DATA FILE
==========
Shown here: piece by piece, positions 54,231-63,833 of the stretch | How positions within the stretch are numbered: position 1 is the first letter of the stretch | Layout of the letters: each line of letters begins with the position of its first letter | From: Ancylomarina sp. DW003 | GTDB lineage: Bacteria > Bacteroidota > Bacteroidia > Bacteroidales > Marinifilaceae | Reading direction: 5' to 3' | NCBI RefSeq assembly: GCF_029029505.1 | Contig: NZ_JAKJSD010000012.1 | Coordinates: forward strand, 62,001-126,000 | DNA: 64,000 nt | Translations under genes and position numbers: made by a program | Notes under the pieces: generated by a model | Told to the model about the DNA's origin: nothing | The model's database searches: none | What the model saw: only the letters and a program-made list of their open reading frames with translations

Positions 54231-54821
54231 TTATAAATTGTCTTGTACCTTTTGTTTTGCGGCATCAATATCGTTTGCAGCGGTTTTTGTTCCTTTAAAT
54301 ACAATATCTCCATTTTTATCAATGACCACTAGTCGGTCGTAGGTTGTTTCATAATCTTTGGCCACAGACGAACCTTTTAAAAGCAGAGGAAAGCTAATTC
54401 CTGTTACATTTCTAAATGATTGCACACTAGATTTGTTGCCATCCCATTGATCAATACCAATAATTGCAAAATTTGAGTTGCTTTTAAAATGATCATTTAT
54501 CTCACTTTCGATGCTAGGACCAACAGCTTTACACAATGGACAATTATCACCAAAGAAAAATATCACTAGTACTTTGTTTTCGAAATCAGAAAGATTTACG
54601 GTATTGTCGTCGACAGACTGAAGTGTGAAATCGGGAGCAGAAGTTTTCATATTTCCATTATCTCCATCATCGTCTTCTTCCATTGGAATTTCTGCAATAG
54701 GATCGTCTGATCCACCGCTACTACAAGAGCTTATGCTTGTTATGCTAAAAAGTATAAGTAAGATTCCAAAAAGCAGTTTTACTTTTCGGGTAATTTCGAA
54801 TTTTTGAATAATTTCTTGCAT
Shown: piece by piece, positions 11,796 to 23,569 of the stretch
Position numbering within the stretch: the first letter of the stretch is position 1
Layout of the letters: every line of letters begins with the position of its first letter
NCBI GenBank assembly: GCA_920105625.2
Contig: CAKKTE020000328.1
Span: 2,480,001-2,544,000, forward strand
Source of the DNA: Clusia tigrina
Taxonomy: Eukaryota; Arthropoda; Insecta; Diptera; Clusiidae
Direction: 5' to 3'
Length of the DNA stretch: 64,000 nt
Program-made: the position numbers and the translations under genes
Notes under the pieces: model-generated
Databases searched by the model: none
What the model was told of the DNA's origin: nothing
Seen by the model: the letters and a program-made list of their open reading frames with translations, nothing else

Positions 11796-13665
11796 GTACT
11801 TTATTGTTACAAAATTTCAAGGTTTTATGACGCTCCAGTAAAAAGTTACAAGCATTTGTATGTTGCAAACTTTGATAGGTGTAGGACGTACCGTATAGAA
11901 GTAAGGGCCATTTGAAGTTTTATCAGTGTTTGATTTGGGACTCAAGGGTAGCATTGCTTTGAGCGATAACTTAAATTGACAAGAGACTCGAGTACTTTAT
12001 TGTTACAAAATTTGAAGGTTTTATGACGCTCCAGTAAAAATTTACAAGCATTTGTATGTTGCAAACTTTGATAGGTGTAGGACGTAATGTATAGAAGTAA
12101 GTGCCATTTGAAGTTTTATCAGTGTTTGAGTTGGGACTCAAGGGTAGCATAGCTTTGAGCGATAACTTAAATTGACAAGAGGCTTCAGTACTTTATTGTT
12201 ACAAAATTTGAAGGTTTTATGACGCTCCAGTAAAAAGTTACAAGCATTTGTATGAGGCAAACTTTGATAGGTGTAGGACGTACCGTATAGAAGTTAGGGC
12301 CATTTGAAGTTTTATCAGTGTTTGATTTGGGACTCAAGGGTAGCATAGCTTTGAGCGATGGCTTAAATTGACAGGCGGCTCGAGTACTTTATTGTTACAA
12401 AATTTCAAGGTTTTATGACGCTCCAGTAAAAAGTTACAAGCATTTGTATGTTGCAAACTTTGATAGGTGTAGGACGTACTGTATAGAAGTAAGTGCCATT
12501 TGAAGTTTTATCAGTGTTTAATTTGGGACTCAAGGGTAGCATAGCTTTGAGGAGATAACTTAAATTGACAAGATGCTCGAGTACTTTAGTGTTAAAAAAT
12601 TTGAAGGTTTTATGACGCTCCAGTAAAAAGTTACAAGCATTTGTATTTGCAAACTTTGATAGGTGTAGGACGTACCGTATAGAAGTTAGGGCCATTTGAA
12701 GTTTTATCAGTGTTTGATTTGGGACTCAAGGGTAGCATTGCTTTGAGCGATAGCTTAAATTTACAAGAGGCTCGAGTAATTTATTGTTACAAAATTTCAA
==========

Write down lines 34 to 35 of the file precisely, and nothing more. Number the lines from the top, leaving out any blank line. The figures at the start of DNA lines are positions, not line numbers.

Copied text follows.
12501 TGAAGTTTTATCAGTGTTTAATTTGGGACTCAAGGGTAGCATAGCTTTGAGGAGATAACTTAAATTGACAAGATGCTCGAGTACTTTAGTGTTAAAAAAT
12601 TTGAAGGTTTTATGACGCTCCAGTAAAAAGTTACAAGCATTTGTATTTGCAAACTTTGATAGGTGTAGGACGTACCGTATAGAAGTTAGGGCCATTTGAA